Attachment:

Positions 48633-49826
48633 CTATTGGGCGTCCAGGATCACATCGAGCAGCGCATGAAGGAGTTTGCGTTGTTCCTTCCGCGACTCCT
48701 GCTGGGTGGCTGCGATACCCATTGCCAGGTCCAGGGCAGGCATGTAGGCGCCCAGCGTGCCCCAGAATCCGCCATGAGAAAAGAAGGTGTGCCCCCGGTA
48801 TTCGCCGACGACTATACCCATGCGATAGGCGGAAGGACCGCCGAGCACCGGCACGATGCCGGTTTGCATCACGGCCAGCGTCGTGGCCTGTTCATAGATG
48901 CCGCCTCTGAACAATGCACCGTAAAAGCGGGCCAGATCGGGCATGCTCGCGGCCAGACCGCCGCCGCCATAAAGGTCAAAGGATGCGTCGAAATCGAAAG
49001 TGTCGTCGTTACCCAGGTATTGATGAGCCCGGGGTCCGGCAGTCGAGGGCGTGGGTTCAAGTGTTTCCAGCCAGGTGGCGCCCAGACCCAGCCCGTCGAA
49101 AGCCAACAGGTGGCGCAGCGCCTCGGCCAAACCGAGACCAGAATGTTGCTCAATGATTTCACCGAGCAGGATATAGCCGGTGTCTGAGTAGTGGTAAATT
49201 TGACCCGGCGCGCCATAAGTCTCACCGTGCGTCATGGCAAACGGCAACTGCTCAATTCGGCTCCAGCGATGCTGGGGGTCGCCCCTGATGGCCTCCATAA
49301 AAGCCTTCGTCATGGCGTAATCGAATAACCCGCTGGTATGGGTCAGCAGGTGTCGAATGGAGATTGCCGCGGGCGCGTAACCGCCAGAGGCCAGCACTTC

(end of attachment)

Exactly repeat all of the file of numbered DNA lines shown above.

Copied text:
Positions 48633-49826
48633 CTATTGGGCGTCCAGGATCACATCGAGCAGCGCATGAAGGAGTTTGCGTTGTTCCTTCCGCGACTCCT
48701 GCTGGGTGGCTGCGATACCCATTGCCAGGTCCAGGGCAGGCATGTAGGCGCCCAGCGTGCCCCAGAATCCGCCATGAGAAAAGAAGGTGTGCCCCCGGTA
48801 TTCGCCGACGACTATACCCATGCGATAGGCGGAAGGACCGCCGAGCACCGGCACGATGCCGGTTTGCATCACGGCCAGCGTCGTGGCCTGTTCATAGATG
48901 CCGCCTCTGAACAATGCACCGTAAAAGCGGGCCAGATCGGGCATGCTCGCGGCCAGACCGCCGCCGCCATAAAGGTCAAAGGATGCGTCGAAATCGAAAG
49001 TGTCGTCGTTACCCAGGTATTGATGAGCCCGGGGTCCGGCAGTCGAGGGCGTGGGTTCAAGTGTTTCCAGCCAGGTGGCGCCCAGACCCAGCCCGTCGAA
49101 AGCCAACAGGTGGCGCAGCGCCTCGGCCAAACCGAGACCAGAATGTTGCTCAATGATTTCACCGAGCAGGATATAGCCGGTGTCTGAGTAGTGGTAAATT
49201 TGACCCGGCGCGCCATAAGTCTCACCGTGCGTCATGGCAAACGGCAACTGCTCAATTCGGCTCCAGCGATGCTGGGGGTCGCCCCTGATGGCCTCCATAA
49301 AAGCCTTCGTCATGGCGTAATCGAATAACCCGCTGGTATGGGTCAGCAGGTGTCGAATGGAGATTGCCGCGGGCGCGTAACCGCCAGAGGCCAGCACTTC